(4.12) because commutes with and . The heuristic reason is that the twisting amounts to an orthogonal transformation, which leaves the matrix Laplacian invariant. The same computation with instead of , e.g.
(4.13) gives (4.11). Similarly, (4.10) follows from e.g.
(4.14) using (3.10) and (3.3), because commutes with the fuzzy cylinder and .
To understand the geometrical significance, assume that the original matrices describe a quantized embedding of a symplectic manifold . Let be the fuzzy cylinder. Then the above construction in the semiclassical limit amounts to a map
(4.15) 
where stands for the action on corresponding to (4.6), and
(4.16) 
is a quantized embedding map for . The corresponding Poisson structure on is the pushforward of the Poisson structures on and on via (4.15). One must distinguish two cases. First, if the action defines a flow on , then is odddimensional. The Poisson structure is thus degenerate, with symplectic leaves labeled by the eigenvalues of some central function. We will give an example below. Second, if the map (4.15) is free i.e. (at least locally) a diffeomorphism (hence does not preserve ), then the image becomes a symplectic manifold, with quantized embedding map given by (4.16).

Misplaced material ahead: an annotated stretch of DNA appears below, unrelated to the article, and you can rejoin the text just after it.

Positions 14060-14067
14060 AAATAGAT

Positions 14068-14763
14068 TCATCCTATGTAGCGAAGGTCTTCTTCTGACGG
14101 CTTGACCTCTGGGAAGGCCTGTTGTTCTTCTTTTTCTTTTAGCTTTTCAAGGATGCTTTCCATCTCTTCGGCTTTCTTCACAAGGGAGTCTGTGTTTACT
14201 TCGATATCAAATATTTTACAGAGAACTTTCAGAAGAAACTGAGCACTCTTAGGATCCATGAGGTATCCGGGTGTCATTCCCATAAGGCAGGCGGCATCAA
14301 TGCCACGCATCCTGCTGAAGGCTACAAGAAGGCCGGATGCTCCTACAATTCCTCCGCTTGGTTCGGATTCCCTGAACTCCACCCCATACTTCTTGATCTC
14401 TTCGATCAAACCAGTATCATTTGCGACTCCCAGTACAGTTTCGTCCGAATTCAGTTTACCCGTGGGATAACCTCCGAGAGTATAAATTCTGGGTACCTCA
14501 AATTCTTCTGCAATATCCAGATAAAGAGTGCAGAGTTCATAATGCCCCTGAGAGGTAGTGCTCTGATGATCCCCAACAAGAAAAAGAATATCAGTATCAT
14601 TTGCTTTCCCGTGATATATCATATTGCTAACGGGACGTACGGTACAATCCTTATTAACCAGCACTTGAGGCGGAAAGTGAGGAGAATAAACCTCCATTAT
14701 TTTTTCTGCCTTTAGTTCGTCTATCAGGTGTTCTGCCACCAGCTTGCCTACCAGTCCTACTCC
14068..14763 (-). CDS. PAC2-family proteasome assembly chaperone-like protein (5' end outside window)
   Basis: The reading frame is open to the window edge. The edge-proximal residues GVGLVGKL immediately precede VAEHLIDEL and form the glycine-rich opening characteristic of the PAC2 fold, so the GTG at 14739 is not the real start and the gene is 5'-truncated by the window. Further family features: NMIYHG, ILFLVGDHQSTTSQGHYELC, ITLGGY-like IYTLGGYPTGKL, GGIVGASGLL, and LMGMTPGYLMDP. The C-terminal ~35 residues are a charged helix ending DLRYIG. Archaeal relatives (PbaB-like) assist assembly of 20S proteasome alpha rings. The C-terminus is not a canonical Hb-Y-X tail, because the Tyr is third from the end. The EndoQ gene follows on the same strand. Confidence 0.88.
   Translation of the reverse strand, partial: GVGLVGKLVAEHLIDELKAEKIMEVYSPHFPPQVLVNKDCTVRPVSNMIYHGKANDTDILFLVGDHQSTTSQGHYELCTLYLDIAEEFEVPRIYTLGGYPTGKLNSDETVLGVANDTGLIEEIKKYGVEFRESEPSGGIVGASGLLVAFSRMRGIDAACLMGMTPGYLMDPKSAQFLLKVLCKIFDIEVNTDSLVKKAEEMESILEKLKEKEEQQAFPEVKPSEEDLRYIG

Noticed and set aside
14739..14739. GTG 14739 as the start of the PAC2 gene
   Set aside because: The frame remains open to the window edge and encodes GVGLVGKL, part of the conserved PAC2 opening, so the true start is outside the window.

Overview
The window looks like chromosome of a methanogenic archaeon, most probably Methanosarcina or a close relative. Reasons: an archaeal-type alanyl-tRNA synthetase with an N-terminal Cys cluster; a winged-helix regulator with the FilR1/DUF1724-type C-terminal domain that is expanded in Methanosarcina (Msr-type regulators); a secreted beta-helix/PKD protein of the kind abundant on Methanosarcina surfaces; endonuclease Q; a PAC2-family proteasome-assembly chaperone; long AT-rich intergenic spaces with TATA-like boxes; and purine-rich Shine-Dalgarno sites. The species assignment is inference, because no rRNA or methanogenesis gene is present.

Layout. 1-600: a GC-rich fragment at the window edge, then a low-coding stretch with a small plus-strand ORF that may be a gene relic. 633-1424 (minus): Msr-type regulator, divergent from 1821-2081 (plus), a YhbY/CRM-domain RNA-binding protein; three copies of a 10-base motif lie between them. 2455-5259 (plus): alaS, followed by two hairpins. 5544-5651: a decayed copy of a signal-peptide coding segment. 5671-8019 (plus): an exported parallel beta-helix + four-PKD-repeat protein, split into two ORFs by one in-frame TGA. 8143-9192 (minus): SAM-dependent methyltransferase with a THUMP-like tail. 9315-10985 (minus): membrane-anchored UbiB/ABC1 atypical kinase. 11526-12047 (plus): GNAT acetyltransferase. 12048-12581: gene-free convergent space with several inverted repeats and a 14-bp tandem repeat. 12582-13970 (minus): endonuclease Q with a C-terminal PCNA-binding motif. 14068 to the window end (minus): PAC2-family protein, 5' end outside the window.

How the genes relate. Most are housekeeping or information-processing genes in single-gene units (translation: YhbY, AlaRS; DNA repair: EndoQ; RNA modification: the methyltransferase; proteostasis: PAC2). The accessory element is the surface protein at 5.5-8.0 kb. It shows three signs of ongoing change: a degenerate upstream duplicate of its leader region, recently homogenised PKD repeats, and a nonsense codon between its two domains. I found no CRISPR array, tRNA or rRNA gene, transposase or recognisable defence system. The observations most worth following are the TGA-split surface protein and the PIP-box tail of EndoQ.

Note that one can apply a transformation on the before defining the complex combinations (4.5); this will be exploited below. Similarly, the noncompact direction of the added cylinder may be oriented along an arbitrary direction, which maybe spacelike, timelike, or lightlike. Finally, some of the matrices are allowed to vanish . This will be useful below.
4.3 Twisting via a plane wave
Recall that if generate the quantum plane , then the two matrices (for fixed ) satisfy the relations of a fuzzy cylinder (3.3), with and NC modulus . We thus obtain the following analog of lemma 1:
Lemma 2

This follows easily from lemma 1 applied to the fuzzy cylinder algebras .
The geometrical significance of this construction is clear: describes a quantized embedding with nontrivial Poisson structure along some noncompact direction , and the modified embedding induces a rotation along this .
With these constructions at hand, we can obtain new solutions of the IKKT model with compact extra dimensions stabilized by angular momentum, analogous to (4.3). While adding a cylinder will lead to undesired closed timelike circles, adding the plane waves will give the desired compactifications which propagate along a noncompact direction.